Vinyl: Cast vs. Calendered

Vinyl: Cast vs. Calendered

When comparing Cast and Calendered vinyl, the differences are pretty significant. Whether you’re new to the industry or have been in business for awhile, the information below is priceless in determining what type of vinyl to use for your next project. The many different factors that come into play will determine how the project will look, perform, and last.

IEC offers many types and brands of vinyl you need to not only do the job, but do it right. After all, our customer satisfaction is just as important as your customer satisfaction.   

Cast Films

Cast films, also known in the industry as premium, high-performance or 2 mil, are considered to be a premium product with excellent durability and conformability characteristics.

The term “cast” refers to the manufacturing process of this type of vinyl. Making a cast vinyl film is a lot like baking a cake. The vinyl begins with a “recipe” calling for a list of ingredients known as the formulation. These materials are added to a “bowl” or mixing churn in a predetermined order while mixing at specific speed and for a set amount of time to ensure a complete and consistent mixture. This liquid mixture, known as organosol, is then “poured” or cast onto a moving web known as the casting sheet and is then processed through a series of ovens which allows for the evaporation of solvents. When the solvents are evaporated, a solid “film” is left behind. The film is then wound up in large-diameter rolls for subsequent adhesive coating. The casting sheet determines the texture of the film.

Because the vinyl is cast on the casting sheet in a relaxed state, this material offers very good dimensional stability. This process also allows the film to be very thin (most cast films are 2 mil), which helps with the conformability of the product. Material manufacturers recommend the use of cast films on substrates such as fleets, vehicles, recreational vehicles or boats where the customer wants a “paint-like” finish that will last a long time, usually five to eight years depending on how the film is processed.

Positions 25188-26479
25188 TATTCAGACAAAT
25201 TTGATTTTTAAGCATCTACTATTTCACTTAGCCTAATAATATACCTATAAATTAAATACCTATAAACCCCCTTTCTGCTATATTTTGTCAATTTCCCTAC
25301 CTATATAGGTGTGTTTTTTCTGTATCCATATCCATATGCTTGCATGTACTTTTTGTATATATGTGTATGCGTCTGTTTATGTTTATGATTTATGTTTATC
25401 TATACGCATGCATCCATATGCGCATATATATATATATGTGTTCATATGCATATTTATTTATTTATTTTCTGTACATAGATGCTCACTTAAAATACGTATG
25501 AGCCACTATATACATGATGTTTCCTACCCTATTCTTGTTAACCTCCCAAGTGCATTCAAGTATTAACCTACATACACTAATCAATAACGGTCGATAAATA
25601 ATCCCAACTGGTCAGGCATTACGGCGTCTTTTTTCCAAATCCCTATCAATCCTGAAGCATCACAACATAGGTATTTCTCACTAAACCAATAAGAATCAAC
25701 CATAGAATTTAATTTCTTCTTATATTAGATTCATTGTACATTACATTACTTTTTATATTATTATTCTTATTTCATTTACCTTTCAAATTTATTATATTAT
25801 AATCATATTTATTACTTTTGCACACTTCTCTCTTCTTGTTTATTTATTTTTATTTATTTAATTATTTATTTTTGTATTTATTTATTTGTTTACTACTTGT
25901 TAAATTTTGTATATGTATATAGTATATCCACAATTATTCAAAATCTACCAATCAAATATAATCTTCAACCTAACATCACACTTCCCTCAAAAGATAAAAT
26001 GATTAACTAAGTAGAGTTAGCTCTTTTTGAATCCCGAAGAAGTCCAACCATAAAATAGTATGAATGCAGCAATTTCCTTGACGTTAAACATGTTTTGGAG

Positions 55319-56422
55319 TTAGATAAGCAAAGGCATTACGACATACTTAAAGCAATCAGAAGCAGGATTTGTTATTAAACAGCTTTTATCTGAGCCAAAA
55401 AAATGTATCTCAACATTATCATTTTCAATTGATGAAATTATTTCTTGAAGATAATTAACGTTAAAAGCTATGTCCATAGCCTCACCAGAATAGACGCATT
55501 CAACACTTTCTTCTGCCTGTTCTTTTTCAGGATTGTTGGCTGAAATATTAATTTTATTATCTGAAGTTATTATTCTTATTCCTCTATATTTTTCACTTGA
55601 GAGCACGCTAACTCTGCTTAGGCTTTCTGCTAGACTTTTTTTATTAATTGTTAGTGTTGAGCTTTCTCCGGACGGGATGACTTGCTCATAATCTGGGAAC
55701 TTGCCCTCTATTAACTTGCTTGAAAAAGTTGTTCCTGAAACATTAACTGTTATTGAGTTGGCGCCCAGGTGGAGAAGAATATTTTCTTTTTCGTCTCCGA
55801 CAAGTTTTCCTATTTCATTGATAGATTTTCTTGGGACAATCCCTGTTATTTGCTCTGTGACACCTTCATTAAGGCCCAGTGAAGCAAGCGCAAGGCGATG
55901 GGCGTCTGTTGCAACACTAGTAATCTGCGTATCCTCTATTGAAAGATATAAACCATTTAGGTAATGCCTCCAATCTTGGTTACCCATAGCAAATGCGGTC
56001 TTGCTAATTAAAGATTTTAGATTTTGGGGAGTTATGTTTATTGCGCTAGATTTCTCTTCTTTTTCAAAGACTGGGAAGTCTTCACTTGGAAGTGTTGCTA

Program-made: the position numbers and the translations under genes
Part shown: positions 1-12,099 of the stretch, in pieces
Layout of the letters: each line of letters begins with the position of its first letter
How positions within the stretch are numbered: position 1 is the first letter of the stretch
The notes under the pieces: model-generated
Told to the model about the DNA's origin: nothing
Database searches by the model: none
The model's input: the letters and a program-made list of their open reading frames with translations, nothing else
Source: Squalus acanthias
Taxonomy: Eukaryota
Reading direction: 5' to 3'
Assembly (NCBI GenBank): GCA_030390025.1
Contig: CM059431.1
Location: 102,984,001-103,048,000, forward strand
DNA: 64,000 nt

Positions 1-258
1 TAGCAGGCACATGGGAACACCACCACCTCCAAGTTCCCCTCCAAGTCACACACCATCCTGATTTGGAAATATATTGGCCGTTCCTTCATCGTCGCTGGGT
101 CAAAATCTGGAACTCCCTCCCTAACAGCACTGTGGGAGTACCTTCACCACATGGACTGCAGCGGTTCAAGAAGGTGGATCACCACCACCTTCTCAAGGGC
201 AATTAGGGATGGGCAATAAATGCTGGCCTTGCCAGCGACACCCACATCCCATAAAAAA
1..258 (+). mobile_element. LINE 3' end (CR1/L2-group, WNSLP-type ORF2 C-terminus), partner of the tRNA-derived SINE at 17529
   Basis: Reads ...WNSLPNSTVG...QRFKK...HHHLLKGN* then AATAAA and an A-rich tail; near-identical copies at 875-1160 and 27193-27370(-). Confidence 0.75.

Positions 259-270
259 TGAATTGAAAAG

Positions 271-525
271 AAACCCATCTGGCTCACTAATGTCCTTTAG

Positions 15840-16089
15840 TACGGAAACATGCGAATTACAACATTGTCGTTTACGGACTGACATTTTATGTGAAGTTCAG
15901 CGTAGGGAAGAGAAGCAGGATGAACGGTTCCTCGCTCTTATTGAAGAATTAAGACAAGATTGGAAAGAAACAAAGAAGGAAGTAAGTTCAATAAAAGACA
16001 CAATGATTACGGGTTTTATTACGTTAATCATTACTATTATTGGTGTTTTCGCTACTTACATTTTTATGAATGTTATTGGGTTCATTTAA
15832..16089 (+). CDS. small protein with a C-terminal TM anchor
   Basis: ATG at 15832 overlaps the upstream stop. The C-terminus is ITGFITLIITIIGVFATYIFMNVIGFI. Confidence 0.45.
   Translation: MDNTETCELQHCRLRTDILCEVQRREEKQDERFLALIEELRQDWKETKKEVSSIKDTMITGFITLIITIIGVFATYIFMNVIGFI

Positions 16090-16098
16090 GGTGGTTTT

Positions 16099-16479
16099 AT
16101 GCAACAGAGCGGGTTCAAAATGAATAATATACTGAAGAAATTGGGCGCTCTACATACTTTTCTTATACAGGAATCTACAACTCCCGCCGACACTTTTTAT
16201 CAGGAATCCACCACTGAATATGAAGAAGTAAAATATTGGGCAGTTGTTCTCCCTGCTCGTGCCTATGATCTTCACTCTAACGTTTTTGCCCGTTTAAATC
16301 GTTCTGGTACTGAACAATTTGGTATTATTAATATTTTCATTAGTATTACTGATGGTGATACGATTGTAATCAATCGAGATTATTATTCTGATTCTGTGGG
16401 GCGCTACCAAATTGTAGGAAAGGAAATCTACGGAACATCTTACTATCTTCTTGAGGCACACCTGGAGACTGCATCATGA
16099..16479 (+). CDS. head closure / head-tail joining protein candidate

Some advantages of cast film are:

  • Shrinkage is the lowest of all vinyl films because the “casting sheet,” not the film itself, is pulled through the machine. Since the film has not had any stress applied during the manufacturing process it does not try to resume or shrink back to its original form
  • Durability of cast films is generally higher than that of other vinyl films due to the manufacturing method and the raw materials used.
  • Cast films can be made very thin which produces a conformable product that allows application over substrates with rivets, corrugations, and complex curves. Also, once applied, this low caliper makes the graphic less vulnerable to abrasive forces.
  • Cast films also maintain their color and other properties better than other vinyl films. This results in better performance of pigments and UV absorbers.
  • The manufacturing process of cast films makes it easy to run small productions of special colors to match. It is relatively easy to change color during production making color matching in small batches possible.

Calendered Films

Like cast, calendered film also gets its name from the manufacturing process. These films may also be referred to as intermediate, 4 mil, short-term or economy. Calendered vinyl is formulated with similar raw
materials as cast, except that no solvents are used. The batch is mixed and heated to a molten state that resembles pizza dough. Once the film reaches this molten state it is extruded through a die and is then fed through a series of calendering rolls. These polished steel rolls progressively squeeze and stretch the vinyl into a flat sheet (similar to flattening out dough with a rolling pin). Because the film is stretched into shape, it has some degree of memory and therefore is less dimensionally stable than cast vinyl films. This means that when a calendered film is exposed to heat the film will have a tendency to shrink or pull back towards its original form.

Calendered films also tend to be thicker (usually 3.2 to 3.4 mils) than cast films because of the limitations of the calendering process. Unlike casting where a textured or smooth casting sheet is used to produce the film finish, calendering implements a special finish cylinder at the end of the process while the film is still warm. This process is extremely fast and is ideal for bulk production runs. Therefore, color matching is very unattractive on these machines. However, due to its bulk production with high yields, calendered films are relatively inexpensive.

The quality of calendered films can range from economy to intermediate with durability of one to five years. These films generally are not recommended for vehicle applications because they are thicker, less conformable and less durable than cast films.

Some advantages of calendered film are:

  • Greater production yields equals less cost
  • Stiffer/thicker film equals easier handling
  • Thickness of film increases resistance to abrasion

So, as you can see, Cast vinyl gives you a high quality look when used as a vehicle wrap, contoured areas or  if you want a finish similar to paint. Calendered vinyl will give you a more economical, low cost solution to your short term graphics which you would apply to POP and indoor retail displays. Now that you know the differences between Cast and Calendered vinyl and the applications that best suit them, you can take your knowledge and educate others.  

 

Source: Signindustry.com

 
 

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